Lavender (Lavandula) is a plant that requires minimal attention when grown and is straightforward to maintain. However, one common question among lavender growers is how often to water lavender. Proper watering is crucial for the health and vitality of lavender plants, as both overwatering and underwatering can lead to various issues. In this article, I will explain step-by-step how often to water lavender in pots and when they grow in the ground.
Watering a young lavender is not the same as watering a mature lavender plant which is more drought-tolerant. That is why I will explain in detail everything about lavender watering in this article. By following all the tips, you will have no problems with the growth and development of lavender. Continue reading to learn all about how often to water lavender.
Table of Contents
How Often to Water Lavender
Several factors determine the watering needs of lavender plants. First and foremost, it is essential to consider your region’s climate and weather conditions. Lavender thrives in well-drained soil and prefers drier conditions, making it suitable for areas with low humidity and mild temperatures.
During the establishment period, which typically lasts for the first year after planting, lavender requires more frequent watering to develop a strong root system. However, it is crucial to strike a balance, as overwatering can lead to root rot. Regular monitoring of the soil moisture level is essential during this period.
Once lavender plants are established, they become more drought-tolerant. In fact, overwatering can be detrimental to their growth. It is generally recommended to water mature lavender plants sparingly, allowing the soil to dry out between watering sessions.
Also, watering a lavender planted in the ground is not the same as watering a lavender in a pot. It is also important to mention that lavender watering will differ in summer and winter. In the next paragraphs, I will explore lavender watering more in-depth.
To make all these explanations more straightforward, I have created a table on how often to water lavender in its different stages of life and other conditions:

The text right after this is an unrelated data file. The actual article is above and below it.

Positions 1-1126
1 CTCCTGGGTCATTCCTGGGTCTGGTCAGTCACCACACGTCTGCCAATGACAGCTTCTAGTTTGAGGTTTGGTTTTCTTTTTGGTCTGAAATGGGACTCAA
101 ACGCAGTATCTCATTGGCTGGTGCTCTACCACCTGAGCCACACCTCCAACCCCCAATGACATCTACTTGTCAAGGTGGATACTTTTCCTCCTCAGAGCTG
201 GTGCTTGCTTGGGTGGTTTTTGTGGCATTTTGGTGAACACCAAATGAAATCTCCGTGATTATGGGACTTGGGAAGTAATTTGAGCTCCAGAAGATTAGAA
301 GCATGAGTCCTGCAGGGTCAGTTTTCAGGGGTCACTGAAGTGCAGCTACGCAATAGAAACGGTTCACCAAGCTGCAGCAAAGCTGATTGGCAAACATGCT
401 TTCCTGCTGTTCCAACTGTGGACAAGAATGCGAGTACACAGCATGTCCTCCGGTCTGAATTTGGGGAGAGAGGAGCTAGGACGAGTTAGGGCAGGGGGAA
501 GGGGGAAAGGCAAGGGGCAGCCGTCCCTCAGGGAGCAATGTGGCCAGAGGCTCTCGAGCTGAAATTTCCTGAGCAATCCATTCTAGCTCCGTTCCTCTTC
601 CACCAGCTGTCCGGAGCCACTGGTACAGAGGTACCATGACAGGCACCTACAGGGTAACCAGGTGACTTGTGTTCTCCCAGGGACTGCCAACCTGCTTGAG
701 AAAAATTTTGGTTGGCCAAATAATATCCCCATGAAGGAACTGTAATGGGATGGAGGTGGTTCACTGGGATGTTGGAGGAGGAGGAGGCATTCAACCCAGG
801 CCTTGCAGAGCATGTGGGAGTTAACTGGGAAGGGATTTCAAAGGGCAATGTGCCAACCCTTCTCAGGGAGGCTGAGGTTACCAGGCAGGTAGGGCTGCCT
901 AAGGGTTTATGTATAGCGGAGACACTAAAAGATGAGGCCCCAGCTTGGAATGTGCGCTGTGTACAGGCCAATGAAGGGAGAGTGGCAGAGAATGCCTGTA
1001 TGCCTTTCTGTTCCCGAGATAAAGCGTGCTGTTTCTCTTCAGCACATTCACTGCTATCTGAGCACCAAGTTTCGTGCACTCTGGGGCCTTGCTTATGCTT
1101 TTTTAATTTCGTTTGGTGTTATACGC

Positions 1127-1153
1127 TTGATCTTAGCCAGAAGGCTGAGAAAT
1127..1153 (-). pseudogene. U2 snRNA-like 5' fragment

|How Often to Water Lavender
|Newly Planted Lavender
|For the initial week following planting, water every alternate day to minimize the impact of transplant shock. During the initial three months (if planted in spring and summer), water every three days.
|Give lavender a substantial amount of water every two weeks.
|Lavender in Garden Beds
|Irrigate every two weeks unless there has been significant rainfall; in such cases, wait until the soil has moderately dried before watering.
|Water solely if there has been an absence of rain for a span of two weeks.
|During winter, outdoor lavender does not require irrigation. However, potted lavender that has been brought indoors for winter safeguarding should be watered approximately every 4 to 6 weeks.
|For indoor lavender, watering will be necessary on a bi-weekly basis and may need to occur as frequently as every 10 days during periods of elevated temperatures.
How Often to Water Lavender in Pots
My wife loves her potted lavenders in the gallery. But maybe a like tricky to have them thrive. When growing lavender in pots, monitoring the moisture levels more closely is crucial. Pots tend to dry out faster than the ground, so you may need to water them more frequently. Regularly monitor the soil’s moisture level and irrigate when the upper inch of the soil seems dry. Also, a moisture meter can better control the moisture in potted lavender.
Under regular circumstances, it is advisable to water potted lavender every two weeks. Even if there has been rainfall within two weeks, I suggest irrigating potted lavender, considering containers tend to dry out faster due to their elevated position above the ground.